Your TTC Strategy 4: Understand Genetics and Gender Selection
What you should know six months before you start trying to get pregnant
Testing Your Genes
Minor differences in genes can have an effect on disease risk, and nearly all conditions and diseases have a genetic component. Some disorders, such as sickle cell anemia and cystic fibrosis, are caused by mutations (changes in the code) in a single gene. Some of the disease-related gene mutations are recessive (it takes two copies of the mutated gene to produce the disorder), while others are dominant (only one copy of the gene results in the disease). Some are sex-linked and are found only in males.
Some mutations have been passed down in specific families, some are more prevalent in individuals of certain ethnic descent, and others occur de novo (without warning). Still others are related to a change in the number of chromosomes or the presence of broken chromosomes. The most difficult to assess are the complex or multifactorial disorders such as heart disease, diabetes, and obesity, which do not have a single genetic cause—they are likely associated with the effects of multiple genes in combination with lifestyle and environmental factors.
Genetic counseling and testing can identify familial patterns and changes in chromosomes, genes, or proteins that are associated with inherited disorders. The results of a genetic test can confirm or rule out a suspected genetic condition or help determine risk. More than a thousand genetic tests are currently in use, and more are being developed. Genetic tests are used for a variety of reasons:
- Carrier testing tells people whether they “carry” a genetic mutation that can cause a disease. Carriers usually show no signs of the disorder; however, they can pass on the genetic mutation to their children, who may develop the disorder or become carriers themselves.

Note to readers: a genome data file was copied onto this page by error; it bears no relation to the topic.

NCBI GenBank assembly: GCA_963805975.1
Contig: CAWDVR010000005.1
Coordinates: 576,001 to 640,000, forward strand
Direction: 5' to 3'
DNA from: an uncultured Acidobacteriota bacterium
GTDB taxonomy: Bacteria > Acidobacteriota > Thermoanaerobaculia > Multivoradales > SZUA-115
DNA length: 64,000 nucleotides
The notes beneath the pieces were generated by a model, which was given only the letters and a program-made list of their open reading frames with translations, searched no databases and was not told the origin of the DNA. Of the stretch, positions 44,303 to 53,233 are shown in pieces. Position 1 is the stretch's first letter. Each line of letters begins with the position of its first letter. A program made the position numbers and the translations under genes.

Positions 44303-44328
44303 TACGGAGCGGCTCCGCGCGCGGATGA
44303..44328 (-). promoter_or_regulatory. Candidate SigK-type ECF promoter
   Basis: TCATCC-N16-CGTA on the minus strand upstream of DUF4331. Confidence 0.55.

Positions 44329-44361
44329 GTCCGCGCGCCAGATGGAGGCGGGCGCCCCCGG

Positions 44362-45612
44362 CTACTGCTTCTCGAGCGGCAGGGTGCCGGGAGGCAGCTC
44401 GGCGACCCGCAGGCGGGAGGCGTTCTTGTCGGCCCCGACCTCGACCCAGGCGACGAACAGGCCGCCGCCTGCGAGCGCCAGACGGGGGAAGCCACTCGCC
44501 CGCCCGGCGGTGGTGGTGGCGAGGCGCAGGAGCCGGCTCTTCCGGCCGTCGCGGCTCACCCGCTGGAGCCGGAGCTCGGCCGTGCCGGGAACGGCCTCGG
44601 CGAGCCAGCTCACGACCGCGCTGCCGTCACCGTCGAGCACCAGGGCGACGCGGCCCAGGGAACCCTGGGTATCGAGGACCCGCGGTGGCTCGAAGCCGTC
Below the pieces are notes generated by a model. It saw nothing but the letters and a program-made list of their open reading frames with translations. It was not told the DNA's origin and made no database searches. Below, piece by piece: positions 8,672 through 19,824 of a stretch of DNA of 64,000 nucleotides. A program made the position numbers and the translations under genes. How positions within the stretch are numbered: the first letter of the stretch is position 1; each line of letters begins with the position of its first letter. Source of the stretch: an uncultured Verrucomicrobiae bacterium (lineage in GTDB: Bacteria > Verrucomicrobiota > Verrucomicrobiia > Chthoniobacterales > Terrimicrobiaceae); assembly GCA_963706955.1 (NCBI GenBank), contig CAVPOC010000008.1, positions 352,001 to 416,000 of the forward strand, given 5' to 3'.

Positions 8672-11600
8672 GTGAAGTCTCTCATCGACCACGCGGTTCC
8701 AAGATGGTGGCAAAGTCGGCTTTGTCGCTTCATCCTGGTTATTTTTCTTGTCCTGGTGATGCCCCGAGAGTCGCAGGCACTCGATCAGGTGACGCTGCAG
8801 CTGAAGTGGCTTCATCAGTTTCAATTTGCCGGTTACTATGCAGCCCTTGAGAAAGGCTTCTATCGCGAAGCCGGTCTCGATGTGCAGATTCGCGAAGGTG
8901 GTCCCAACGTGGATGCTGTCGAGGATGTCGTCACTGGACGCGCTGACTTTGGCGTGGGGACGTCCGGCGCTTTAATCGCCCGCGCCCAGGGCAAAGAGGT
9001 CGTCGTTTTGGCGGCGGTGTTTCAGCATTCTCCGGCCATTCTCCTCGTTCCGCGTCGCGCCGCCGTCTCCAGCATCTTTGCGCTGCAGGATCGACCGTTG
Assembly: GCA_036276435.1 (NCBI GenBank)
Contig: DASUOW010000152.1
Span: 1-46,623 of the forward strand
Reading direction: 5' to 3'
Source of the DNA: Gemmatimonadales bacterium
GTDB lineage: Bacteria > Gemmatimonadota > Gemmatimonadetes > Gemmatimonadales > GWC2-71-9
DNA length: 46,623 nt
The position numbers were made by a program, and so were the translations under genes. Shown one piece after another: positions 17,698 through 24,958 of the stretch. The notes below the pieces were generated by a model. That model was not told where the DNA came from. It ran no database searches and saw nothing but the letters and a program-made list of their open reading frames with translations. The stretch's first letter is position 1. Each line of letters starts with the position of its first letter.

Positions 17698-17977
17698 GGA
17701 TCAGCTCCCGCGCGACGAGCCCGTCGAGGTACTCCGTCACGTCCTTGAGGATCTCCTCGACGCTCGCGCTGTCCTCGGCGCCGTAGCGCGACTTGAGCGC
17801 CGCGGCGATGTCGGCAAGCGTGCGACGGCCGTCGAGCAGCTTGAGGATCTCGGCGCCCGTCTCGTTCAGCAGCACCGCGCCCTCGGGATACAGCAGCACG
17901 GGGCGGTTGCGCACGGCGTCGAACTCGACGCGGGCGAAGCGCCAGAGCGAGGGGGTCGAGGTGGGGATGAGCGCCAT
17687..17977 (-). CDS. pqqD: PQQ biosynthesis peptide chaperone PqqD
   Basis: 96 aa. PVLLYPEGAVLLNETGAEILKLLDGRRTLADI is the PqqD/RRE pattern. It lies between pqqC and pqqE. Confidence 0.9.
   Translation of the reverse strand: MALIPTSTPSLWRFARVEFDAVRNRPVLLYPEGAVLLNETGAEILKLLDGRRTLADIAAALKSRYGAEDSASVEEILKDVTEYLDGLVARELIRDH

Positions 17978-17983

- Predictive and pre-symptomatic genetic testing may help provide information about a person’s risk of developing a disease such as Huntington’s disease or breast cancer.
- Preimplantation genetic diagnosis (PGD) is done in conjunction with in vitro fertilization to determine whether embryos for implantation carry genes that could cause disease.
- Prenatal testing is performed during pregnancy by chorionic villous sampling or amniocentesis to help identify fetuses that have certain genetic or chromosomal abnormalities.
- Newborn screening is used to test babies one or two days after birth to find out whether they have certain diseases known to cause problems with health and development.
- Pharmacogenomic testing gives genetic information about how certain medicines are processed in a person’s body so that a doctor can choose medications that will work best with a person’s genetic makeup.
- Nutrigenomics provides genetic information regarding an individual’s requirement for nutrients so that they can function optimally.
- Research genetic testing helps scientists learn more about how genes contribute to health and disease, as well as develop gene-based treatments.
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